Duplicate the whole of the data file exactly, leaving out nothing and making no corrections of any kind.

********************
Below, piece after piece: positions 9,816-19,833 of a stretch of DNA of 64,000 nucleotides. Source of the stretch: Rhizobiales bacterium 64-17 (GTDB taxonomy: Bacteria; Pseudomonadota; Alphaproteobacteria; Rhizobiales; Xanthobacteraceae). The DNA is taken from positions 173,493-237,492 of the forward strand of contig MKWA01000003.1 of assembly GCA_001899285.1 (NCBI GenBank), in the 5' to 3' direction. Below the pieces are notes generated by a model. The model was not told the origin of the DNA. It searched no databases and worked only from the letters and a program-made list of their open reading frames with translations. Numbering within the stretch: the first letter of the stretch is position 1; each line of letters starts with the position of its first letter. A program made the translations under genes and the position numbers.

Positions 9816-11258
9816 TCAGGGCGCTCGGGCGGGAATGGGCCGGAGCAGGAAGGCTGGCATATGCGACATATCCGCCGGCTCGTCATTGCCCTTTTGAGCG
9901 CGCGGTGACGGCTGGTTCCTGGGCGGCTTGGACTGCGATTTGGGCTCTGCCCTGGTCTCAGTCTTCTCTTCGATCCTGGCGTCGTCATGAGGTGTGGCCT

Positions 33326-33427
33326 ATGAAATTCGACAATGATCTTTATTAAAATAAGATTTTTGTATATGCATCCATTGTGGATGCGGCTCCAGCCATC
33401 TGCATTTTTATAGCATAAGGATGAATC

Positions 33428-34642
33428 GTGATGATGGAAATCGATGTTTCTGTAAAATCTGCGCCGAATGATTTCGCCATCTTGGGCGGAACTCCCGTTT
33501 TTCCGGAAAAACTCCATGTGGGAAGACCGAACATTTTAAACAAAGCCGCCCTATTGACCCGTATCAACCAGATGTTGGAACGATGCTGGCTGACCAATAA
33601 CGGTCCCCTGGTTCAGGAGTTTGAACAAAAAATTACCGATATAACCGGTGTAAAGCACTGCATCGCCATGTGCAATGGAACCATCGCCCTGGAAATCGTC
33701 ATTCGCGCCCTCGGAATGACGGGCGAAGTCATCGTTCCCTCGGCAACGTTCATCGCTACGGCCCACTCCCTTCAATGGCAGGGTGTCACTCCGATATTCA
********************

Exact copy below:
Below, piece after piece: positions 9,816-19,833 of a stretch of DNA of 64,000 nucleotides. Source of the stretch: Rhizobiales bacterium 64-17 (GTDB taxonomy: Bacteria; Pseudomonadota; Alphaproteobacteria; Rhizobiales; Xanthobacteraceae). The DNA is taken from positions 173,493-237,492 of the forward strand of contig MKWA01000003.1 of assembly GCA_001899285.1 (NCBI GenBank), in the 5' to 3' direction. Below the pieces are notes generated by a model. The model was not told the origin of the DNA. It searched no databases and worked only from the letters and a program-made list of their open reading frames with translations. Numbering within the stretch: the first letter of the stretch is position 1; each line of letters starts with the position of its first letter. A program made the translations under genes and the position numbers.

Positions 9816-11258
9816 TCAGGGCGCTCGGGCGGGAATGGGCCGGAGCAGGAAGGCTGGCATATGCGACATATCCGCCGGCTCGTCATTGCCCTTTTGAGCG
9901 CGCGGTGACGGCTGGTTCCTGGGCGGCTTGGACTGCGATTTGGGCTCTGCCCTGGTCTCAGTCTTCTCTTCGATCCTGGCGTCGTCATGAGGTGTGGCCT

Positions 33326-33427
33326 ATGAAATTCGACAATGATCTTTATTAAAATAAGATTTTTGTATATGCATCCATTGTGGATGCGGCTCCAGCCATC
33401 TGCATTTTTATAGCATAAGGATGAATC

Positions 33428-34642
33428 GTGATGATGGAAATCGATGTTTCTGTAAAATCTGCGCCGAATGATTTCGCCATCTTGGGCGGAACTCCCGTTT
33501 TTCCGGAAAAACTCCATGTGGGAAGACCGAACATTTTAAACAAAGCCGCCCTATTGACCCGTATCAACCAGATGTTGGAACGATGCTGGCTGACCAATAA
33601 CGGTCCCCTGGTTCAGGAGTTTGAACAAAAAATTACCGATATAACCGGTGTAAAGCACTGCATCGCCATGTGCAATGGAACCATCGCCCTGGAAATCGTC
33701 ATTCGCGCCCTCGGAATGACGGGCGAAGTCATCGTTCCCTCGGCAACGTTCATCGCTACGGCCCACTCCCTTCAATGGCAGGGTGTCACTCCGATATTCA